Catherine Chanter’s novel The Well is a dark and haunting story set in Britain, where it hasn’t rained for three years—except at The Well, an idyllic rural property. And as the world turns envious and suspicious this lush paradise becomes the scene of a dreadful crime.
Catherine answered a few questions about her remarkable debut.
What was the biggest inspiration for the book? There are several themes at work—environmental degradation, media responsibility, personal relationships, madness, trust, ownership of land, responsibility to family and others, religious extremism. Was any of these the driving force behind the story, or the germ from which the story came?
Like so many creative things in life, the story came from the coming together of two disparate ideas. The first originated in a series of poems I was writing, based on different artists’ representations of the Annunciation; I was fascinated by the way portrayals of the Virgin Mary had changed over time, from the mediaeval woman in awe at a heavenly presence through to a twentieth-century depiction of a terrified girl, slumped on the end of an unmade bed, staring at a beam of light. I started mulling over the idea of a short story about a contemporary ‘chosen woman’.
I then spent some time in an isolated rural cottage in England which had no mains water supply. Every time I turned on the tap, I could hear the pump summoning up the water from the well beneath the house. We live in such a rain soaked country, but this focused my mind on what would happen if it all dried up. Those two ideas came together and I began writing the story of Ruth, in the English countryside, in a time of drought.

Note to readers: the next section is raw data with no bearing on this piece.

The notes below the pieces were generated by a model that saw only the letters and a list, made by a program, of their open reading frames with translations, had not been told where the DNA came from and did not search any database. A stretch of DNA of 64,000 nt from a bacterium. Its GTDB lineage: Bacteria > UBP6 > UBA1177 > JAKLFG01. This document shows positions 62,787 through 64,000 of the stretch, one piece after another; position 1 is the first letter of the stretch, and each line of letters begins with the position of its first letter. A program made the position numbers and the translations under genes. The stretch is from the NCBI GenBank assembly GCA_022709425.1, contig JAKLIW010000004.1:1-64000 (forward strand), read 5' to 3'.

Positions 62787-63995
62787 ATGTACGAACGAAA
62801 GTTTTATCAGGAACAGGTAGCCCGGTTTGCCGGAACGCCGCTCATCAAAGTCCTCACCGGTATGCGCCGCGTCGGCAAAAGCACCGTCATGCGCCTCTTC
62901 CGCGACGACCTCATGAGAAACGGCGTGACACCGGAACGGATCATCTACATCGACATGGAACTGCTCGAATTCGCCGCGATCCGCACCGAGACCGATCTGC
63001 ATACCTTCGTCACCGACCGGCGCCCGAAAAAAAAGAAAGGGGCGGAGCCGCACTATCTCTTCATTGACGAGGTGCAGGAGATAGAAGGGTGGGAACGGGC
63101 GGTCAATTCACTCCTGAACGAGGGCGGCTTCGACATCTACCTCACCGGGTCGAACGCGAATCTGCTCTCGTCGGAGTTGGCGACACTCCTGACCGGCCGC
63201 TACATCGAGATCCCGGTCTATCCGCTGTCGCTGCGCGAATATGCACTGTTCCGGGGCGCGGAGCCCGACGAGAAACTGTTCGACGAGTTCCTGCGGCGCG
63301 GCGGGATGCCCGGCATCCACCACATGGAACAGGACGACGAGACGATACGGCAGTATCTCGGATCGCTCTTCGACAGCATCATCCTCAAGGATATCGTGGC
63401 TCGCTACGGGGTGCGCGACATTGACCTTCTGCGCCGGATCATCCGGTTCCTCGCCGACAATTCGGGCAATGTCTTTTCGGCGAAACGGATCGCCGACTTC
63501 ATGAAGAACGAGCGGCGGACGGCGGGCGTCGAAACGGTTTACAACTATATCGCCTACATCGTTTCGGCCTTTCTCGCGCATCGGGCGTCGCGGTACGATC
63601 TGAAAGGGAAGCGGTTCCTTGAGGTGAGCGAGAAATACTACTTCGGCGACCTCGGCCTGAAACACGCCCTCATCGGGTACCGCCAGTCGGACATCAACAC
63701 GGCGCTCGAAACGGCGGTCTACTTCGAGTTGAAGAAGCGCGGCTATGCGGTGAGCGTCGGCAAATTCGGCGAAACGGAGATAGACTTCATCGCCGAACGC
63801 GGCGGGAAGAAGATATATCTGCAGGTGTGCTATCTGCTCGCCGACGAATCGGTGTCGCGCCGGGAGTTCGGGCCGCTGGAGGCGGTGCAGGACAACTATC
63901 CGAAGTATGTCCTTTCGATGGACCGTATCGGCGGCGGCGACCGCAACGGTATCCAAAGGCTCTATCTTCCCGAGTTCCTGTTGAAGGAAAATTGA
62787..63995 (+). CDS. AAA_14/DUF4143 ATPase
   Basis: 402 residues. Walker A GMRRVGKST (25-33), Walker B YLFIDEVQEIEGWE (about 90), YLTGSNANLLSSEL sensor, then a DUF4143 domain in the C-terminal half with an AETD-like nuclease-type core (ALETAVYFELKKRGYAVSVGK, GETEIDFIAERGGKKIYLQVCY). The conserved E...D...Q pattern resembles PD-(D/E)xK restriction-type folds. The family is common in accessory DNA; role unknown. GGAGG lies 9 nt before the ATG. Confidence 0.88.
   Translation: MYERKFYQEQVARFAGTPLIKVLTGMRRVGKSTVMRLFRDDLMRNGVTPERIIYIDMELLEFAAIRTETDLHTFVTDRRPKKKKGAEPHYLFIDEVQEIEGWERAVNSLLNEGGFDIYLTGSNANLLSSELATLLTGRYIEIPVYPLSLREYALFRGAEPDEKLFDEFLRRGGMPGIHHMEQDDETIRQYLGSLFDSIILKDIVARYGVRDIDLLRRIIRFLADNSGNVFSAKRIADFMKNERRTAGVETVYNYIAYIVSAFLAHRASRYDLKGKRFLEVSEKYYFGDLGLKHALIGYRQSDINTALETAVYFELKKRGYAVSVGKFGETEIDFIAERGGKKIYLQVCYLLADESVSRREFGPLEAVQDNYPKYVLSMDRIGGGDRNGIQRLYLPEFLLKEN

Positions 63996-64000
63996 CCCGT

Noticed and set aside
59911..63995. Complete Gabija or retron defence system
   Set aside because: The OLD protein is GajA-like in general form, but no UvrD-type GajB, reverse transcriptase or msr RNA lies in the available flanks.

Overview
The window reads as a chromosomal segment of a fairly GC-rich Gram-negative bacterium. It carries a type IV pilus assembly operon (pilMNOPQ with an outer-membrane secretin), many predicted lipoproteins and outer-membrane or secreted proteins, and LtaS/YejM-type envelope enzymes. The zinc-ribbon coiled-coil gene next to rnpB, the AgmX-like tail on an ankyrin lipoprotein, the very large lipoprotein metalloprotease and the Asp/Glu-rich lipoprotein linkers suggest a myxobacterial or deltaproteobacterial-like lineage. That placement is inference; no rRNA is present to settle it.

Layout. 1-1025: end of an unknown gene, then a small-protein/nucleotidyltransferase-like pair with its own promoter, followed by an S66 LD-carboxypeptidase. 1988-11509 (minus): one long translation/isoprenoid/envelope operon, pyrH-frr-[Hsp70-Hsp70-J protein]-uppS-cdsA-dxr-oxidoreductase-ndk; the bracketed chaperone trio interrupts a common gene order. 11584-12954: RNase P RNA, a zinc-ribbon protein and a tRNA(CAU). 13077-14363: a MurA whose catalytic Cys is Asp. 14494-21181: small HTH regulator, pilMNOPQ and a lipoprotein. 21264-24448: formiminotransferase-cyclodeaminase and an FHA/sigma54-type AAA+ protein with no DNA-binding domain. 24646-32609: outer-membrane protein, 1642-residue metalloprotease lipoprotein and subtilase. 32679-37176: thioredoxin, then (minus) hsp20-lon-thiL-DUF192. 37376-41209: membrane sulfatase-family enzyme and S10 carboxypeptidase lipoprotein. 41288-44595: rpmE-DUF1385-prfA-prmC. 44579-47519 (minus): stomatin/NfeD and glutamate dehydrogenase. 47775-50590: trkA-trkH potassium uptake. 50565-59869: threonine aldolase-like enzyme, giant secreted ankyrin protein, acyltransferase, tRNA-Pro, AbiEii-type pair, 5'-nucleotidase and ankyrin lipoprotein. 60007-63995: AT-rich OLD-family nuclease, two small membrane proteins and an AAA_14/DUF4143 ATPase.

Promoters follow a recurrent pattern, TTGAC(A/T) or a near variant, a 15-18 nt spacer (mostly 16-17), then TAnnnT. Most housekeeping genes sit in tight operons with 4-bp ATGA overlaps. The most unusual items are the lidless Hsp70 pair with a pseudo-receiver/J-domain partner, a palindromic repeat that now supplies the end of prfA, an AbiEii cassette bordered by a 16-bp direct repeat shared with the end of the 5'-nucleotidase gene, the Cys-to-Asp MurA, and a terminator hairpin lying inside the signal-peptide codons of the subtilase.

It was never a novel with a specific label: climate change, dystopia, family relationships...those themes, if they are there, only ever grew out of Ruth’s story.
The earth, the land itself, plays a big part in the imagination of the characters. The description of the farm is so very rich in detail. Is it based on a real place? Does the country charm you the way it did Ruth and Mark?
I am deeply in love with the English landscape. I have lived abroad and travelled widely and enjoyed every minute of it, but this countryside will always be home. The Well is created from a thousand different memories and experiences from places which have been important to me, drawing particularly on my childhood in the West Country and more recent times spent in the Welsh borders.
A great deal of contemporary British fiction is urban; I wanted this to be a novel of the countryside and follow in our great tradition of rural literature, the novels of Hardy, the poetry of Hopkins and Housman, more recent non-fiction such as H Is for Hawk by Helen Macdonald.
The internet means that people can still live in villages and farms as claustrophobic, isolated and beautiful as any in a Thomas Hardy novel, but now be connected to the whole wide world. This has changed those places and, more interestingly for an author, the stories that spring from them.
Did you start out to write a thriller, or did you feel this was the most effective way to explore these themes?
That is such an interesting question! I really didn’t start out to write a thriller. I was working in the field of mental health and was interested in what happens to ordinary people placed under extra-ordinary stress and to societies put under intolerable pressure. Then, out of nowhere really, Lucien was murdered. As I wrote the first draft, I genuinely did not know who had killed him until very near the end of the book. It was a very strange writing experience.
Spirituality, religion and religious fervour play an important part in the book. Is spirituality or religion close to your heart?
I am a religious person, in that I am drawn to believe in a spiritual dimension in life. From my earliest hippy wanderings around India through to my on–off relationship with the Church of England, I have, as T. S. Eliot sort of put it, ‘never ceased from exploration’. My problem is that I don’t seem to have found the answer, but if I ever get to the pearly gates, no-one can ever accuse me of not having tried!